Violinist Anne Akiko Meyers is set to premiere a major concerto entitled "Fandango" by Mexican composer Arturo Márquez — with conductor Gustavo Dudamel and the Los Angeles Philharmonic.
Márquez's concerto is inspired by the lively Spanish dance for which it is named. The fandango, first popularized in the 18th century, involves foot-stomping and improvisation and is a fundamental part of flamenco. The piece is "irresistibly evocative and romantic," ranging from "soaring lyricism to toe-tapping Latin rhythms," according to the Hollywood bowl website.
The collaboration between Márquez and Meyers stemmed from a 2018 email from Meyers, in which she asked about the possibility of Márquez writing a piece for violin and orchestra inspired by Mexican music.
"The proposal interested and fascinated me from that very moment, not only because of Maestra Meyers' emotional aesthetic proposal, but also because of my admiration for her musicality, virtuosity and, above all, for her courage in proposing a concert so out of the ordinary," Márquez wrote in a program note. Two decades prior, he had already tried to compose a violin concerto based on the Mexican fandango — music he has known since he was a child, as his father was a mariachi violinist.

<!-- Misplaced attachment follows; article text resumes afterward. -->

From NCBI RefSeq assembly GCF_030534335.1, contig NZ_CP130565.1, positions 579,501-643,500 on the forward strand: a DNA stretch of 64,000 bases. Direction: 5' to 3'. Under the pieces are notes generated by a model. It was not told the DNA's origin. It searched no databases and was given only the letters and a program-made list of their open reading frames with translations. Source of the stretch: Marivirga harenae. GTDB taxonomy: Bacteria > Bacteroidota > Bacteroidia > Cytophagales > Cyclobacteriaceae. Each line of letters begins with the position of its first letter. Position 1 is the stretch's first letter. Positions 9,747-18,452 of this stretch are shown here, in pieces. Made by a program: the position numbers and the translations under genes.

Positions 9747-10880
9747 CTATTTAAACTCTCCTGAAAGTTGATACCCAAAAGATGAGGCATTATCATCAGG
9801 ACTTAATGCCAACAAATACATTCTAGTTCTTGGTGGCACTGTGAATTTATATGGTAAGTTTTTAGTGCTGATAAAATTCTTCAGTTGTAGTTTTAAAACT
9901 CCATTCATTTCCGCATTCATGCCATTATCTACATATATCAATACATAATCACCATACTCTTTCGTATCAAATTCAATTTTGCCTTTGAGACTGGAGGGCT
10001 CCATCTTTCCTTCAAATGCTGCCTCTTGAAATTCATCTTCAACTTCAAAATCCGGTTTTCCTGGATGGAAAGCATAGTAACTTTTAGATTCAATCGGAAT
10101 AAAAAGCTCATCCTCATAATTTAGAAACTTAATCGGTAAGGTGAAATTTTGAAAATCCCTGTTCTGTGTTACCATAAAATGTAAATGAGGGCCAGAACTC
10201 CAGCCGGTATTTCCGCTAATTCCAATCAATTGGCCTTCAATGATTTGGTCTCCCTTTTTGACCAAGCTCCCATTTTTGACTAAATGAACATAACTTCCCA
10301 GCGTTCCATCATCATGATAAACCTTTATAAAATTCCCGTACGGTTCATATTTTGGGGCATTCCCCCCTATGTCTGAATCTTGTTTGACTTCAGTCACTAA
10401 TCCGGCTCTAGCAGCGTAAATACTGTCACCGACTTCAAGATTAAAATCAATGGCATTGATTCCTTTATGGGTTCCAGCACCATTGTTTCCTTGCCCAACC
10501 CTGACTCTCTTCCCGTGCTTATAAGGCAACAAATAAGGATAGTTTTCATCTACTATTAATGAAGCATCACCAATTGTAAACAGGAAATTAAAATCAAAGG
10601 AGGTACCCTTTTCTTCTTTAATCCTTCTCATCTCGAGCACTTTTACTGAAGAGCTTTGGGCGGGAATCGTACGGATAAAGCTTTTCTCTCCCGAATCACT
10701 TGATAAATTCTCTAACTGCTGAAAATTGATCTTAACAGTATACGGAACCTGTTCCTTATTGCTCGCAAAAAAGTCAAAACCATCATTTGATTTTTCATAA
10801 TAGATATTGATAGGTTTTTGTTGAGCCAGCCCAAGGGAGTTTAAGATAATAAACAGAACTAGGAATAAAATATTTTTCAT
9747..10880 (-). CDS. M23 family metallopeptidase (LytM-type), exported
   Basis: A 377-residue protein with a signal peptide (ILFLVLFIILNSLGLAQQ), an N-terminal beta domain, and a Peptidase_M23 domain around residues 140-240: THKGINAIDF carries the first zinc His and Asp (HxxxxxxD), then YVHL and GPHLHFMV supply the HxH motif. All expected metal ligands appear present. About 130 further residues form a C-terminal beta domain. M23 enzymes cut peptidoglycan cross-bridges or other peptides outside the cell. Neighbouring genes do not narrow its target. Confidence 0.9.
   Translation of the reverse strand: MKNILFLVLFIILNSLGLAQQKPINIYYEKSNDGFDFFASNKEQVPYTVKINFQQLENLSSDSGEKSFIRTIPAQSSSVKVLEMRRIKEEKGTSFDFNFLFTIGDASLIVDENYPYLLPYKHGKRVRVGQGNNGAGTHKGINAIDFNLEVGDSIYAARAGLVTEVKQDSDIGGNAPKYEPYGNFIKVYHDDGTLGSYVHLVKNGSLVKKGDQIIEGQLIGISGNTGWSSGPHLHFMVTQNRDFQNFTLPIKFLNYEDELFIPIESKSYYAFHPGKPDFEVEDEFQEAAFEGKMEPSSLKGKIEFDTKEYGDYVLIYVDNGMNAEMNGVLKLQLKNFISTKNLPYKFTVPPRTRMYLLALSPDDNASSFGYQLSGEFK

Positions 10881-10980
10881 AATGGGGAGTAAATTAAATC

Completed in 2020, the piece has three movements: "Folia Tropical," "Plegaria (Prayer) (Chaconne)," and "Fandanguito." Each movement draws inspiration from different parts of the history of the fandango — from Mexico, Caribbean, Spain, and Portugal.
"I think that for every composer it is a real challenge to compose new works from old forms, especially when this repertoire is part of the fundamental structure of classical music," Márquez wrote.
The August 24 concert, which is supported in part by the Kohl Virtuoso Violin Fund, will also include performances of Villa-lobos' Prelude from "Bachianas Brasileiras" No. 4 and Tchaikovsky's Symphony No. 5.